FEATURE PHOTO: An aerial view of the Port of Los Angeles. Photo courtesy Port of Los Angeles

Port of Los Angeles Reports Fourth-Busiest Year on Record in 2020

Total Views: 1014
January 15, 2021

The Port of Los Angeles reported its fourth best year on record in 2020 as a late-year surge of pandemic-induced consumer spending helped boost volumes to near 2019 levels.

In 2020, the nation’s busiest container port moved 9.2 million Twenty-Foot Equivalent Units (TEUs), Port of Los Angeles Executive Director Gene Seroka announced Thursday at the Pacific Merchant Shipping Association’s sixth annual State of the Port of Los Angeles.

“Our container business in 2020 was the most erratic we have ever seen, with volumes plunging nearly 19% in the first five months of the year, followed by an unprecedented second-half surge,” Seroka said. “Our ILWU longshore workforce did a great job adapting to the huge swings in volume, as did port truckers and everyone else involved in moving cargo through our Port. In a year of great difficulty, we are extremely grateful for the tenacity and resolve of all of our partners.”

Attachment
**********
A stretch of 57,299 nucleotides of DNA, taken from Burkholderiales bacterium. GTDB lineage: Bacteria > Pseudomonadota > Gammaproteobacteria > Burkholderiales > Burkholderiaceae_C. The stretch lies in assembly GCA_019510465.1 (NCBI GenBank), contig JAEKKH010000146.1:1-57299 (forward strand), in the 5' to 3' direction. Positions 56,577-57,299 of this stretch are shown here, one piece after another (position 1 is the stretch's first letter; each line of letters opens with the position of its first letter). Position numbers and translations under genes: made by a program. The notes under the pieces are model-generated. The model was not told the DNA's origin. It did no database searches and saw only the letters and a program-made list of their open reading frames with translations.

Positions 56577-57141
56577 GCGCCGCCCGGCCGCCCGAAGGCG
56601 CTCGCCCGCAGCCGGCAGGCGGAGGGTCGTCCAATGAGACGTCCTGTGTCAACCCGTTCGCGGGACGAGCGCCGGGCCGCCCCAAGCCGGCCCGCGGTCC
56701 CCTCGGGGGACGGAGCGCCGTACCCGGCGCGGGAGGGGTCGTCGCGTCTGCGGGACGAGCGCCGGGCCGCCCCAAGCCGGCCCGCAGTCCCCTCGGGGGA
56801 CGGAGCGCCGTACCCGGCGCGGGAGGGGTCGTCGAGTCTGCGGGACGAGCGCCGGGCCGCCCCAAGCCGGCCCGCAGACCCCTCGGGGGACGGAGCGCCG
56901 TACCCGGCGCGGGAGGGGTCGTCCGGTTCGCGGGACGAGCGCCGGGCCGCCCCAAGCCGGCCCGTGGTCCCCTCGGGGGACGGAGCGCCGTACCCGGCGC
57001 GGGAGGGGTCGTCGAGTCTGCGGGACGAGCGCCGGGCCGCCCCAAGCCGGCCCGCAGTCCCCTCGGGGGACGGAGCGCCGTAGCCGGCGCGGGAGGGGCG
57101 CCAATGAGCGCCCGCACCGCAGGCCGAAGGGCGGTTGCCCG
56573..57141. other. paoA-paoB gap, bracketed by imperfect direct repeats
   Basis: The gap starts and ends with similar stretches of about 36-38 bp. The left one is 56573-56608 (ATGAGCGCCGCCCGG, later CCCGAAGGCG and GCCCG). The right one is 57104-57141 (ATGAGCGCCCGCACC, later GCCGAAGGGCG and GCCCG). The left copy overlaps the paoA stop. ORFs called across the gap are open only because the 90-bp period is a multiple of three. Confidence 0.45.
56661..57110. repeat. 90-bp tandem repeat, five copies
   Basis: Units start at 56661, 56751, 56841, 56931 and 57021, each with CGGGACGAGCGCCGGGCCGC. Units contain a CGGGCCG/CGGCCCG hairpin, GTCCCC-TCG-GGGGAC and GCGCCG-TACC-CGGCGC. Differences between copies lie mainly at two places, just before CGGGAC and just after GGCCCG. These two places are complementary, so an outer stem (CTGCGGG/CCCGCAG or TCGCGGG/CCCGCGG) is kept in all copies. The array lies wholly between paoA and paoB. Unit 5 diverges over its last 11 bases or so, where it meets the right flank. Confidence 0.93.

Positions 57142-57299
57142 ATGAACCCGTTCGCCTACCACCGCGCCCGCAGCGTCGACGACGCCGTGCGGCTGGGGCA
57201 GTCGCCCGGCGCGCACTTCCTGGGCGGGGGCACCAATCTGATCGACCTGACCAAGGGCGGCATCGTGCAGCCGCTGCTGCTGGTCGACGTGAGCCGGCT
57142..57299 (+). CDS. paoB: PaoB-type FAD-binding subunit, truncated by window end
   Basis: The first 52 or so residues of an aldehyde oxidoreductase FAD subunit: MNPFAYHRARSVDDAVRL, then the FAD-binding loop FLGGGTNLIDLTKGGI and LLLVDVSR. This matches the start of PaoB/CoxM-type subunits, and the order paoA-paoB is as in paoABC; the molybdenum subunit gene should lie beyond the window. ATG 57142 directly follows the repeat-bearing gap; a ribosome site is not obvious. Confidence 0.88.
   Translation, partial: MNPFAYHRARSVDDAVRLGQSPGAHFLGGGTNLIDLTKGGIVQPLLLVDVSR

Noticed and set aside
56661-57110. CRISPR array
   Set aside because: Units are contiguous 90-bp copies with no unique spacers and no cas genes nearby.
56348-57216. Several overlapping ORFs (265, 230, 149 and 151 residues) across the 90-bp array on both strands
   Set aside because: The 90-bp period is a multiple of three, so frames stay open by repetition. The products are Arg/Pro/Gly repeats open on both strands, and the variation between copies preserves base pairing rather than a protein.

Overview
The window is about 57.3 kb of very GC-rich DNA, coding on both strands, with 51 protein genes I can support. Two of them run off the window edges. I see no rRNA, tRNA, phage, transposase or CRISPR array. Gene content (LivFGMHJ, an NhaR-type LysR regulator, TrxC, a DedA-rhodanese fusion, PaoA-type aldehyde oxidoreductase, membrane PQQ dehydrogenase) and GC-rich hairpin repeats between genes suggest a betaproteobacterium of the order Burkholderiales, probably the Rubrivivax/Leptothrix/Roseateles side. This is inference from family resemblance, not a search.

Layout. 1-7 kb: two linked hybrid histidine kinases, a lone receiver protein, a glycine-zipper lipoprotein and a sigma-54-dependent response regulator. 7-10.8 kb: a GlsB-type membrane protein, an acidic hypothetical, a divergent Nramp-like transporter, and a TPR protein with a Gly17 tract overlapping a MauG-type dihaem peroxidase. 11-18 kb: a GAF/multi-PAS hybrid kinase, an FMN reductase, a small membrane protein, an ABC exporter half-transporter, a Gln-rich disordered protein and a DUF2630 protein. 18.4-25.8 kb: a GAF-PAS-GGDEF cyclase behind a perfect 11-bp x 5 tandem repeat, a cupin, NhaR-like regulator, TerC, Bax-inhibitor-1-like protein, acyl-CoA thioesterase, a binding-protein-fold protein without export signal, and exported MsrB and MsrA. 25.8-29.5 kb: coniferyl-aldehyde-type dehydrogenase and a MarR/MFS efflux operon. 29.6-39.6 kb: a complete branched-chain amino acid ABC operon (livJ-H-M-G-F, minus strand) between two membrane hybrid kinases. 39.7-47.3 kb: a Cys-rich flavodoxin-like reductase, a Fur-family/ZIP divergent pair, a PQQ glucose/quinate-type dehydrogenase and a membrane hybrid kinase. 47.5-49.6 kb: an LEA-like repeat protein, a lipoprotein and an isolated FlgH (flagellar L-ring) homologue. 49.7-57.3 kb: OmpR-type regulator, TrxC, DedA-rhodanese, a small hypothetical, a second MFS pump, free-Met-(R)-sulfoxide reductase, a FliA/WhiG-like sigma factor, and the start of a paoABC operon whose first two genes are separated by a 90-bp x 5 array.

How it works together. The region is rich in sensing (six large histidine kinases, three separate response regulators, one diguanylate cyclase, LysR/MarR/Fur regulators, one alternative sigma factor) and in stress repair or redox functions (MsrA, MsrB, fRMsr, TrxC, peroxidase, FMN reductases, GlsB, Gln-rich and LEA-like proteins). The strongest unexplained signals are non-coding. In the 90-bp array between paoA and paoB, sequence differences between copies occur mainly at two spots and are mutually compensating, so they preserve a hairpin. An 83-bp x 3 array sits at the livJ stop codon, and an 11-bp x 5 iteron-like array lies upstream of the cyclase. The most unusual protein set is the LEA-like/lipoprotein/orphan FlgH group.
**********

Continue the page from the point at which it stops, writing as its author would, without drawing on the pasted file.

The Port of Los Angeles’ third- and fourth-quarter 2020 cargo volumes increased 50% over the first half of the year, with the port handling a remarkable 94% more traffic the week before Christmas than the same week in 2019. The Port ended the year down approximately 1.5% compared to 2019 cargo volumes.

The Port of Los Angeles busiest year was 2018, when it moved 9.4 million TEUs. 2020 now ranks as the fourth-busiest behind 2018, 2017 (9.3MM TEU) and 2019 (9.3MM TEU), respectively.

During his speech, Seroka laid out the Port’s priorities for 2021, including job creation, cargo growth, infrastructure investment, accelerating zero emission technology development and deployment, and continued development of a thriving waterfront community. He also reiterated the port’s focus on supply chain efficiency and optimization, calling for nationwide port data connectivity that could provide enhanced visibility, efficiency and choice for cargo owners, as well as a more stable supply chain.

“If we want America to improve as a leader in global trade, we need nationwide port data connectivity with agreed-upon data standards and open architecture system that provides interconnectivity between major U.S. ports, service providers and the freight they move,” said Seroka.

Back to Main